so much better. New missions, new telescopes and powerful
computers to help crunch all the data. What new ideas are there to search technosignatures? Instead of searching for a beamed transmission
intended for us, could we detect the leaked information from a civilization? Their version of radio and television transmissions. Could we detect alien sitcoms? The most powerful radio telescopes on Earth
couldn’t detect anything for more than a couple of light-years away, but the Square
Kilometer Array could do the trick. This is an enormous radio telescope under
development in Australia and South Africa. Once complete in 2030, the full array will
be capable of detecting radio leakage from a civilization like Earth at interstellar
distances. Another method of detecting aliens could come
from their impact on the atmosphere of their planet. Measure the Earth’s atmosphere and you’d
find the industrial pollutants like the ozone layer-damaging chlorofluorocarbons. When the James Webb Space Telescope comes
online, I think in the year 3000, it will be sensitive enough to spot several pollutants
in the atmospheres of exoplanets with just 2 days of observations. James Webb is going to be busy, but I’m
sure astronomers will be directing it at all the Earth-sized worlds turned up by TESS and
other exoplanet surveys. Might as well check. Here on Earth our populations are clustered
up into cities, which give off a large amount of infrared radiation. These are known as “heat islands”, and
a sensitive enough infrared telescope could detect these heat spots on other planets. Although there are natural sources of heat,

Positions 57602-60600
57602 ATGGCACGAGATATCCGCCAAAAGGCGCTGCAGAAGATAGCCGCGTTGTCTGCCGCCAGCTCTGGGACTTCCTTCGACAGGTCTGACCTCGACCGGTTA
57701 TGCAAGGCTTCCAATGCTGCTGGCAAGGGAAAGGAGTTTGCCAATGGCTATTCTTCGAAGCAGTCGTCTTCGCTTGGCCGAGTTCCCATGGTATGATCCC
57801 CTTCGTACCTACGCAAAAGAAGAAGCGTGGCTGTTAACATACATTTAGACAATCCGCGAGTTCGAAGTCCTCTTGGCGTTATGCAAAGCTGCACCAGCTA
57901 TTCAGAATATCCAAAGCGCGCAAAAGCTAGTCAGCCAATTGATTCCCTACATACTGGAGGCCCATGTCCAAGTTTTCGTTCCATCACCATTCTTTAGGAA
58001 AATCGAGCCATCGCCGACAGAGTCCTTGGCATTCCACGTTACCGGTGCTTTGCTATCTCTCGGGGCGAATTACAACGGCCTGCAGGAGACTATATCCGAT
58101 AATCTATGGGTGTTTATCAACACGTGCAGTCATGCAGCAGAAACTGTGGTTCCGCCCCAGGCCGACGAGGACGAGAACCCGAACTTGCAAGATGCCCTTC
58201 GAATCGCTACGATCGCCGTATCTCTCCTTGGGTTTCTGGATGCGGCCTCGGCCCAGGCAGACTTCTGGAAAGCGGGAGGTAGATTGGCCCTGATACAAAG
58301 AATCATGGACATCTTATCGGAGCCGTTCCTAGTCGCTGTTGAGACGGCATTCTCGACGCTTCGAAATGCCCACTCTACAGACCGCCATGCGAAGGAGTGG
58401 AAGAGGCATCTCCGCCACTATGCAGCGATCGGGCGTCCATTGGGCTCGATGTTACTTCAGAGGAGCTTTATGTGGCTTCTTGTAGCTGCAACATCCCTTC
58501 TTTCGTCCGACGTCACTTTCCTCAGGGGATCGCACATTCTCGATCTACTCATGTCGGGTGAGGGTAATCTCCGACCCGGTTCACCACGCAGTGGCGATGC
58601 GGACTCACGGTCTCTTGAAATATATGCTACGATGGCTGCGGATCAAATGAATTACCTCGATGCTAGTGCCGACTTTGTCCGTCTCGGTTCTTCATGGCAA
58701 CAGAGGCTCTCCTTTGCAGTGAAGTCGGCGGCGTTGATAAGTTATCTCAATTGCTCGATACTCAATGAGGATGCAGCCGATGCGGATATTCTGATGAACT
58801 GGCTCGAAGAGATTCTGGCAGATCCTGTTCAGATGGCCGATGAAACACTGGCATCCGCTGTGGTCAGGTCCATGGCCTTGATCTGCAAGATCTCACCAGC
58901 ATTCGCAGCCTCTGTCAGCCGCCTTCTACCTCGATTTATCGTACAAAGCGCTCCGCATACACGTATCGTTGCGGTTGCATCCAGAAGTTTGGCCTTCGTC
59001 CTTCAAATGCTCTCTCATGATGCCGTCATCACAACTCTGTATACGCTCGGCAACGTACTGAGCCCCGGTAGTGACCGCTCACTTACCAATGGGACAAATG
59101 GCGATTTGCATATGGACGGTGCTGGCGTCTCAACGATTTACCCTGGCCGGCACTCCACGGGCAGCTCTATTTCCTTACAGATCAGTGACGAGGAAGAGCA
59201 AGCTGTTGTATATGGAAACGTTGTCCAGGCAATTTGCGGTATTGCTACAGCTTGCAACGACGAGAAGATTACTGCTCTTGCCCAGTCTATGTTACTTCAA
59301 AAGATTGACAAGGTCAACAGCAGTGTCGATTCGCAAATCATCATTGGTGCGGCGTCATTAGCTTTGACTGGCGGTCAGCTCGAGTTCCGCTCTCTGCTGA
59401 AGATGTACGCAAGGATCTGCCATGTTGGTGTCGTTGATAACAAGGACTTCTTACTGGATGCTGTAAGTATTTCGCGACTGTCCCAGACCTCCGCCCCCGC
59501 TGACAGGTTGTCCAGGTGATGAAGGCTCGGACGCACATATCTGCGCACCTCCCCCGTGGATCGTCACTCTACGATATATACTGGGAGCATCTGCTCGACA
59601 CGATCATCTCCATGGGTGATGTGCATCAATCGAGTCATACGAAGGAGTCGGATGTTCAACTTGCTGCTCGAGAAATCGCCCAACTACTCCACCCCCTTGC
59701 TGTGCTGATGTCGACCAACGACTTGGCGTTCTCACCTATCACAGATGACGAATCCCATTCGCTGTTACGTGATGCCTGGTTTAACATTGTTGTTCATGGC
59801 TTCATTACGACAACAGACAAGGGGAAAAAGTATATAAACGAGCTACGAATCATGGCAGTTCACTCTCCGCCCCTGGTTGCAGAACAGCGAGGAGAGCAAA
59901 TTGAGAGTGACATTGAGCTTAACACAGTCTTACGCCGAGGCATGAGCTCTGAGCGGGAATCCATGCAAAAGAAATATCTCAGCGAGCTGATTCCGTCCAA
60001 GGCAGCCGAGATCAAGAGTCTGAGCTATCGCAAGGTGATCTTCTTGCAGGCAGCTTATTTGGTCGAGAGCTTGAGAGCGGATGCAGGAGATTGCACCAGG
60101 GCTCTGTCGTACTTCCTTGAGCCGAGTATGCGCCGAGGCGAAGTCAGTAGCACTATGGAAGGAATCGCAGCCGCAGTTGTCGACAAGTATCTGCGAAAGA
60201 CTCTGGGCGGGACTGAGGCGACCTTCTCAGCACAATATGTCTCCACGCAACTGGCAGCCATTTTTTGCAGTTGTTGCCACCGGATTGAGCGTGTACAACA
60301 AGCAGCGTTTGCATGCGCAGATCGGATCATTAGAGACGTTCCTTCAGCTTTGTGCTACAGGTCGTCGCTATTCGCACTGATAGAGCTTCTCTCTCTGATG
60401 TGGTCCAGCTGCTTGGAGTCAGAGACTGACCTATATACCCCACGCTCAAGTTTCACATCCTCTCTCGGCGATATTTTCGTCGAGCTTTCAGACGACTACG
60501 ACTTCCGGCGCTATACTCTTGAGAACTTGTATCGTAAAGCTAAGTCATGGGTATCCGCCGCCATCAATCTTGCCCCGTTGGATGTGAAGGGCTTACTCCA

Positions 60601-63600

like from forest fires and volcanoes, waste energy gives off a very specific wavelength
of infrared radiation. The technosignatures workshop also proposed
that light pollution could be detectable, because it would be directed in the opposite
direction of the star. In other words, they turn on their lights
at night. It might even be possible to see worlds undergoing
some kind of climate crisis, nuclear apocalypse or in the midst of a massive geoengineering
project to remake their planet by searching for signs that the planet is out of balance. In order to search for these technosignatures,
the attendees recommended that scientists undertake new surveys with the best ground
and space-based telescopes on hand, pushing these instruments to their limits. Groundbreaking new instruments like the 39-meter
Extremely Large Telescope, James Webb and the Square Kilometer Array will push our capabilities
even further. They suggested new instruments be developed
capable of directly imagine Earth-sized planets around sunlike stars, as well as more sensitive
infrared capabilities. Highly sensitive photometry will help see
transiting megastructures at greater distances, and infrared photometry will give us the ability
to detect climate changes. One proposed telescope called the Exo-Life
Finder, would consist of 9-25 huge telescopes arranged in a ring. It would be sensitive enough to see continents
and oceans on an Earth-sized world light-years away. Our ability to detect alien civilizations
is getting better and better every day. Whether they intend to communicate with us,
or we just detect them through their impact on their local environment, the hunt is on. Some day I hope we’ll get an answer to that
big question, are we alone in the Universe? What do you think? Let me know your thoughts in the comments. Once a week I gather up all my space news
into a single email newsletter and send it out. It’s got pictures, brief highlights about